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Sol Camacho on the impact of the pandemic on design: “It feels like a completely different world.”

Sol Camacho
“I feel how much of a protagonist public space is in this moment we’re going through,” says Sol Camacho, founder of RADDAR in São Paulo, Brazil. “But right now, it has been made completely obsolete, devoid of its meaning… what is it going to be after this?”

On the day she was supposed to be addressing the Harvard Graduate School of Design as part of the Spring 2020 program, the Mexican-born, São Paulo–based architect and urban designer Sol Camacho instead found herself talking to us via an international call from her home while in lockdown. As an expert in cultural and social development in urban contexts—and the founder of RADDAR, an architecture firm in São Paulo—much of her work is focused on the conception and design of public spaces and our responses to them. Which begs the question: What will our reaction be as communities when we come out of isolation?

“My husband says I get excited every time I hear the words ‘public space.’ Much of my work is about being aware that we had that space—that these spaces mattered,” Camacho says. “I feel how much of a protagonist public space is in this moment we’re going through. But right now, it has been made completely obsolete, devoid of its meaning… what is it going to be after this?”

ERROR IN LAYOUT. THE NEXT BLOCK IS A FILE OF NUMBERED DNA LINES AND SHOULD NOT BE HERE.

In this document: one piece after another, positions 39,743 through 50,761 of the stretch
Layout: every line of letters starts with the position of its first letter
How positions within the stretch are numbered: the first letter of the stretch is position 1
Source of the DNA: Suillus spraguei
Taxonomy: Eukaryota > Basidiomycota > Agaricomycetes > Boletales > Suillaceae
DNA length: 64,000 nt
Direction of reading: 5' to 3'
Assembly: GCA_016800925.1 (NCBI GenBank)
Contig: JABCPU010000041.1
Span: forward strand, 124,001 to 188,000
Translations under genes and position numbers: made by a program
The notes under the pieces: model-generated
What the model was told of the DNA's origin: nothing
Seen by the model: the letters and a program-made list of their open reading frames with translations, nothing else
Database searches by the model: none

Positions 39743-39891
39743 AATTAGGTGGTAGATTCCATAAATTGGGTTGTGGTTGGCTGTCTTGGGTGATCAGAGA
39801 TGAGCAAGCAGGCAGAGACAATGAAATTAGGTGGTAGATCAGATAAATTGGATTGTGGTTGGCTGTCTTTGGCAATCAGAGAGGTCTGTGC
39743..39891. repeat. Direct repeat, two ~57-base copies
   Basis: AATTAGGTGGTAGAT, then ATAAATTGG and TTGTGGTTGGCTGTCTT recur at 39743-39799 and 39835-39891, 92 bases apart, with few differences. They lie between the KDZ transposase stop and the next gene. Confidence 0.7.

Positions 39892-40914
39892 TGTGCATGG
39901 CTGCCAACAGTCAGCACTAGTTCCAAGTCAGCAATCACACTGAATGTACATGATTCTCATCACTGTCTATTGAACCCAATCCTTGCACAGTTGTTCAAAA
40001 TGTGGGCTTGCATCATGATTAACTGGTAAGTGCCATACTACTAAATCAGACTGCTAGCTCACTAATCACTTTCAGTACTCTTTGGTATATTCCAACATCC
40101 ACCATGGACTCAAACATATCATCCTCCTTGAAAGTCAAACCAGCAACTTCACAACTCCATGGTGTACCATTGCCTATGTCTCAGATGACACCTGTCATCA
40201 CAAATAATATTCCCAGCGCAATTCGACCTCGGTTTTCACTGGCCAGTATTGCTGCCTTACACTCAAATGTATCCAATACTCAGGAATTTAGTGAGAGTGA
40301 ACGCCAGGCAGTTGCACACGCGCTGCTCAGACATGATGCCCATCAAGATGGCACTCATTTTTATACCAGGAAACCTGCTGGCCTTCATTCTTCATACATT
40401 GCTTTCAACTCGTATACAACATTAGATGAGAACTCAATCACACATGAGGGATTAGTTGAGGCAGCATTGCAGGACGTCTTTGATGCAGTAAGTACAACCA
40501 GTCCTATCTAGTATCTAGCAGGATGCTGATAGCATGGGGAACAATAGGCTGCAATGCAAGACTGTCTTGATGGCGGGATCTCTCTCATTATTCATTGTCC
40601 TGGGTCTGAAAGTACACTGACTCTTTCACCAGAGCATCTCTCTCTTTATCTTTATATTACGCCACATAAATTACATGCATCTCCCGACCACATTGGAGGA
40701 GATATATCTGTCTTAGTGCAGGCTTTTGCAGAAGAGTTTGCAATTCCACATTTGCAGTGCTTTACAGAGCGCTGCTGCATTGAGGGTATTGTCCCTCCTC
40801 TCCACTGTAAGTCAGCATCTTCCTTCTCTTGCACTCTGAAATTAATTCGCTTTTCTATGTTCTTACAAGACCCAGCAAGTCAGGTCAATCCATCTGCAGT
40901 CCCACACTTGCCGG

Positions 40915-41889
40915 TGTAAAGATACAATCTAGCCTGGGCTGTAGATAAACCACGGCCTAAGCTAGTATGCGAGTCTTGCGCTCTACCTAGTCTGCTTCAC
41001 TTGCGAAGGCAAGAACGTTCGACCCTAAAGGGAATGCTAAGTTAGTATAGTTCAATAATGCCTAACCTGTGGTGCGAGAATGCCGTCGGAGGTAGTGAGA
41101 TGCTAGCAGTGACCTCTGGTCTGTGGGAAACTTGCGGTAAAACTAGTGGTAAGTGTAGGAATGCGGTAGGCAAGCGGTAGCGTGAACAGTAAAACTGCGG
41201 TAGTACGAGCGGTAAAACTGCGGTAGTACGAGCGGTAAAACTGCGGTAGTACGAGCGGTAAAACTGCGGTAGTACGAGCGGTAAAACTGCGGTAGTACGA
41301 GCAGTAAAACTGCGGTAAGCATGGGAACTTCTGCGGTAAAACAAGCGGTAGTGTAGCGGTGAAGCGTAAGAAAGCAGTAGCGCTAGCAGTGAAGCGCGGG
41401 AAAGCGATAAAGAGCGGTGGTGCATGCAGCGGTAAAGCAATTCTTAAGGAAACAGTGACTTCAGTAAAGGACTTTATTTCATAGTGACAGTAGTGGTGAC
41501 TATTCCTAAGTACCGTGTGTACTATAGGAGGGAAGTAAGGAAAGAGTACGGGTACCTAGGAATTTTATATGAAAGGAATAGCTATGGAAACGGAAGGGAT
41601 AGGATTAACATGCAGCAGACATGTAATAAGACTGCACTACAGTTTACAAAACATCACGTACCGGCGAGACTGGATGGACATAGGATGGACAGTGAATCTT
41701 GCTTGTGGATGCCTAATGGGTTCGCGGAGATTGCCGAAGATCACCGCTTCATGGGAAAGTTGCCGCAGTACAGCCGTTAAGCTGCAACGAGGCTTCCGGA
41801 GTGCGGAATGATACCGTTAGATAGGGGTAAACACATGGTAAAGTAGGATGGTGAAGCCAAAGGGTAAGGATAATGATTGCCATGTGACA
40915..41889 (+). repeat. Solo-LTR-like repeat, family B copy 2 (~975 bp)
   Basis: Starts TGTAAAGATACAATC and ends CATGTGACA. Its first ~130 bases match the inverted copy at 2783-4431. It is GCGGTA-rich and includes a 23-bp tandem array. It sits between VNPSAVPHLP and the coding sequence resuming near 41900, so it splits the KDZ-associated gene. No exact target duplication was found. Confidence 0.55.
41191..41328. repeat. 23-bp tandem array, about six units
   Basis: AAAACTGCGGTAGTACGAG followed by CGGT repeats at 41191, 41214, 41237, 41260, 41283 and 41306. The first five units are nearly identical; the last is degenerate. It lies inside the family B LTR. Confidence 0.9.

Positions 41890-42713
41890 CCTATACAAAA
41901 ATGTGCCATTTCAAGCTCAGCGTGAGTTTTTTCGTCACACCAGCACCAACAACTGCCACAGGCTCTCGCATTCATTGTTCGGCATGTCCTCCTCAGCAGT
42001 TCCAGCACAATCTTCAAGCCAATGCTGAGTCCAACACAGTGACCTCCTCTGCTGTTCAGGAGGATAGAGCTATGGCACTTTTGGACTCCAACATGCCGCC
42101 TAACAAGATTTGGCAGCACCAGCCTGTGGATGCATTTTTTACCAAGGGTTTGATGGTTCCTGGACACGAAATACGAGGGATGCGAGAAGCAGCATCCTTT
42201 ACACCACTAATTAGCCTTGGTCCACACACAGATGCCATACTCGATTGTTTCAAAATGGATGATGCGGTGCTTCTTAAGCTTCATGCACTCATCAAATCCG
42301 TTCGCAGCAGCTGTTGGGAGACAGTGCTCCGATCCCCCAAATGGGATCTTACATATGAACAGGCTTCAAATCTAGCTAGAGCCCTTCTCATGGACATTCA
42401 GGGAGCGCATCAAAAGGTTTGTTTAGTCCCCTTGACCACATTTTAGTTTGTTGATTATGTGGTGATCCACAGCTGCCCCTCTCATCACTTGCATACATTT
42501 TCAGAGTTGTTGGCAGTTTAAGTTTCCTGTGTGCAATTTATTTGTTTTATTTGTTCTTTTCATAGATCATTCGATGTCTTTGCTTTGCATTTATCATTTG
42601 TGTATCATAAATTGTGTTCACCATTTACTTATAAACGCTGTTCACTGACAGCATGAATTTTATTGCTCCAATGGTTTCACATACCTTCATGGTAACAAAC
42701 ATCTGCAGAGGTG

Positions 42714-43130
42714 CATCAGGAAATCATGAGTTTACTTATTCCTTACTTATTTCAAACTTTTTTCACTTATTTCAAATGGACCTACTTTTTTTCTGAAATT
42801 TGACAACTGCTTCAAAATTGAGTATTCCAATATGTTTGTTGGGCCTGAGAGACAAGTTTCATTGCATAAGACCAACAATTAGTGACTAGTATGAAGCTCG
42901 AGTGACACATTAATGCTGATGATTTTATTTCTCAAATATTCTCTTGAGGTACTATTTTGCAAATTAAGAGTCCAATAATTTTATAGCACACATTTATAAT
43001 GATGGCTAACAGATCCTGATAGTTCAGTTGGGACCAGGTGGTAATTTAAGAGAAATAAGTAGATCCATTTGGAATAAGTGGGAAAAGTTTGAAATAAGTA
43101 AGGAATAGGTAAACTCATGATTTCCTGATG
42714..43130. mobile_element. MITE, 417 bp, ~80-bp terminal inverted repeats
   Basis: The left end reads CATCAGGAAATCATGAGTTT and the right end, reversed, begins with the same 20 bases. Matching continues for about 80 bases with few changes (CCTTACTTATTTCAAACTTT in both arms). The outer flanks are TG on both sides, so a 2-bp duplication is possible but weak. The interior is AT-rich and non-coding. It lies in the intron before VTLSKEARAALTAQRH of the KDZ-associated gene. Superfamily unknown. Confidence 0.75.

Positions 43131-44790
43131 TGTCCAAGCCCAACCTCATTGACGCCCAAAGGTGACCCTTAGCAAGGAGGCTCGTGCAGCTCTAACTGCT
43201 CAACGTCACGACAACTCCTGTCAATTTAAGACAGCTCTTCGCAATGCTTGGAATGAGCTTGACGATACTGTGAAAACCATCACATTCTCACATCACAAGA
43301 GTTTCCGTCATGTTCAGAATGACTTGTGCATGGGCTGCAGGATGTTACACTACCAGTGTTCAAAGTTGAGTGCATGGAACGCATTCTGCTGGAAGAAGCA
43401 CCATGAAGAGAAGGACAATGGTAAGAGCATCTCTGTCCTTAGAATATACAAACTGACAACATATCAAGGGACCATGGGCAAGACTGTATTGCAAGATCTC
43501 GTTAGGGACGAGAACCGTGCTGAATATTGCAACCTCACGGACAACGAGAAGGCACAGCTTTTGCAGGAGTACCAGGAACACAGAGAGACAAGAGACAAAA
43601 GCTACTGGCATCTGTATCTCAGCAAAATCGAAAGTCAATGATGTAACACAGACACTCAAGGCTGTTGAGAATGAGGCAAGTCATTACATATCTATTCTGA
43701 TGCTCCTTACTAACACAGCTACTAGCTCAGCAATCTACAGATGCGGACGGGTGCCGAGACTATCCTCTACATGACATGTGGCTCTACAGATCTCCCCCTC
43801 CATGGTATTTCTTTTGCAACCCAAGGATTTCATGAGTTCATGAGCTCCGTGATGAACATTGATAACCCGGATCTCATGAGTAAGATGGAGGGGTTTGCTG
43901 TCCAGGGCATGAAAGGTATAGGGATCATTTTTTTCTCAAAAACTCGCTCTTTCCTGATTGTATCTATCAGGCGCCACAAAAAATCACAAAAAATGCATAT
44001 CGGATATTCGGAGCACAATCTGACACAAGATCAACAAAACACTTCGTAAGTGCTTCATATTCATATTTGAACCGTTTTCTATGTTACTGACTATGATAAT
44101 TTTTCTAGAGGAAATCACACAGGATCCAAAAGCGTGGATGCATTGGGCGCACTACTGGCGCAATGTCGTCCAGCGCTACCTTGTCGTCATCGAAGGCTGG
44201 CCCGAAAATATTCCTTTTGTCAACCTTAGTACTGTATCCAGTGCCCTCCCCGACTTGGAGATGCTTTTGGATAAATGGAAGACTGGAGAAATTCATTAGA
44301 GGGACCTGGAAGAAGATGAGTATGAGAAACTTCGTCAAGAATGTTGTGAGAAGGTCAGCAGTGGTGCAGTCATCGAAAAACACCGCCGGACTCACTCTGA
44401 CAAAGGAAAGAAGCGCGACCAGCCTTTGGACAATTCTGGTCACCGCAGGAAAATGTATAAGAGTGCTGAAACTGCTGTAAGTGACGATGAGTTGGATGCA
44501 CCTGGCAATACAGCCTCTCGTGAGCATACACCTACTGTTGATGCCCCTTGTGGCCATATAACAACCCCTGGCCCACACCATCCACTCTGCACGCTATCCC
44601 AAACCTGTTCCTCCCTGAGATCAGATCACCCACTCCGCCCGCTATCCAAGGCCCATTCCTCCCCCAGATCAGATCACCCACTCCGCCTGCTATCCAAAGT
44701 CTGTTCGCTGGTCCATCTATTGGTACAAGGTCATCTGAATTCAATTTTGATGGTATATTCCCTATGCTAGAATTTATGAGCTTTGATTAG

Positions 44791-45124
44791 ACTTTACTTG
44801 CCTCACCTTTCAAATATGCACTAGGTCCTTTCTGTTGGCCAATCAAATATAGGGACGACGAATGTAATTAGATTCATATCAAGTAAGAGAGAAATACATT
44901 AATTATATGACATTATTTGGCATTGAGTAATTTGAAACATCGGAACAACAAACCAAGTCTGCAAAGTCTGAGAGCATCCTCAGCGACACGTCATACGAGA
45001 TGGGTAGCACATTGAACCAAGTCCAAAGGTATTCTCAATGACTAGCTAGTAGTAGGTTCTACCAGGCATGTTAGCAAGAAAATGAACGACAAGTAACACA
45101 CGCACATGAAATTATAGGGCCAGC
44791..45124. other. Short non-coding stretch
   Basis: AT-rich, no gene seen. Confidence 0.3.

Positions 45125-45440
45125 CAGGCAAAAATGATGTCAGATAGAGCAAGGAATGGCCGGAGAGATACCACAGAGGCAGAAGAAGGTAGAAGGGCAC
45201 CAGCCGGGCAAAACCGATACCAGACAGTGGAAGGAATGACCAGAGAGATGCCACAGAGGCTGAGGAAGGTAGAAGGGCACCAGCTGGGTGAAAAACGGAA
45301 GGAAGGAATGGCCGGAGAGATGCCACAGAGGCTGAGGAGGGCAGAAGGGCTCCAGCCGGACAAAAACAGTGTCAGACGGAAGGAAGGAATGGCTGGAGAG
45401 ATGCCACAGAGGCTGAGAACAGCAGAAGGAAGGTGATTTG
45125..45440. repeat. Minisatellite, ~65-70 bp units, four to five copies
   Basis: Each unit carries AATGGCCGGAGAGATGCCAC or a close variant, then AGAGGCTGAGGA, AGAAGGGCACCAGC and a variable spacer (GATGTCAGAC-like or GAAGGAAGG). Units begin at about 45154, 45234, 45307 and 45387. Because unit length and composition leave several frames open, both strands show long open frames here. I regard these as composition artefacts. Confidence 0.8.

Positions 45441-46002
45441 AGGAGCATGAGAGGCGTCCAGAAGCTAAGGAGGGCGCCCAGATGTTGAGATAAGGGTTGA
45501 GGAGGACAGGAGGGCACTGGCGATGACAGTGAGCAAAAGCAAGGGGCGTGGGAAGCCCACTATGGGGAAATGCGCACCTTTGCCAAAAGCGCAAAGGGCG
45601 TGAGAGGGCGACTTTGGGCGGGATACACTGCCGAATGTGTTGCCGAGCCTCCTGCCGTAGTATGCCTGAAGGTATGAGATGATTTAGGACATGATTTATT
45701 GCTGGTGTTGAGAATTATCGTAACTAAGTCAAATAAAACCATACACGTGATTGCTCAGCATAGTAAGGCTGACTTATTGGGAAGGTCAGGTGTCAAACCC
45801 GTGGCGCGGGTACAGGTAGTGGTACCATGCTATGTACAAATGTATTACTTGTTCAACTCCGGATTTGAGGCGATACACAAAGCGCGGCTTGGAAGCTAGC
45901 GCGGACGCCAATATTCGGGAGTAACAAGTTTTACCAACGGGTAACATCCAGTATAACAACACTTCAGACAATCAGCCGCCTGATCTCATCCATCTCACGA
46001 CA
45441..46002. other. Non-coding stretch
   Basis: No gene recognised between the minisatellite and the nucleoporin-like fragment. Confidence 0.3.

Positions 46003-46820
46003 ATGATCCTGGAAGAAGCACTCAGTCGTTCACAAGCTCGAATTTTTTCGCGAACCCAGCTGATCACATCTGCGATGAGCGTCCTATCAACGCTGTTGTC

A.A.A – Antologia de Arte e Arquitetura installatoin
Installation view of A.A.A – Antologia de Arte e Arquitetura, curated by Sol Camacho.

With her ethos of “design as research and research as a design,” Camacho is taking advantage of the current global pause for some much-needed research time. “With research as design, I always say it’s a way of thinking,” she explains. “It’s also a way to keep you busy with something while you find a project. So it’s a way of thinking but also a way of surviving as an architect in Latin America, which is quite a complex place to be working in. So when we’re not building buildings, then we turn to research in some way.”

For example, Camacho talks of “going into cycles of looking at subjects that I’m really interested in”—such as Oscar Niemeyer’s famous Edifício Copan in São Paulo—which often develop into new design projects. “Because you’re getting so much leverage in terms of information, you end up being… not an expert, but at least someone who’s knowledgeable about the context. And in the meantime we end up with a project!”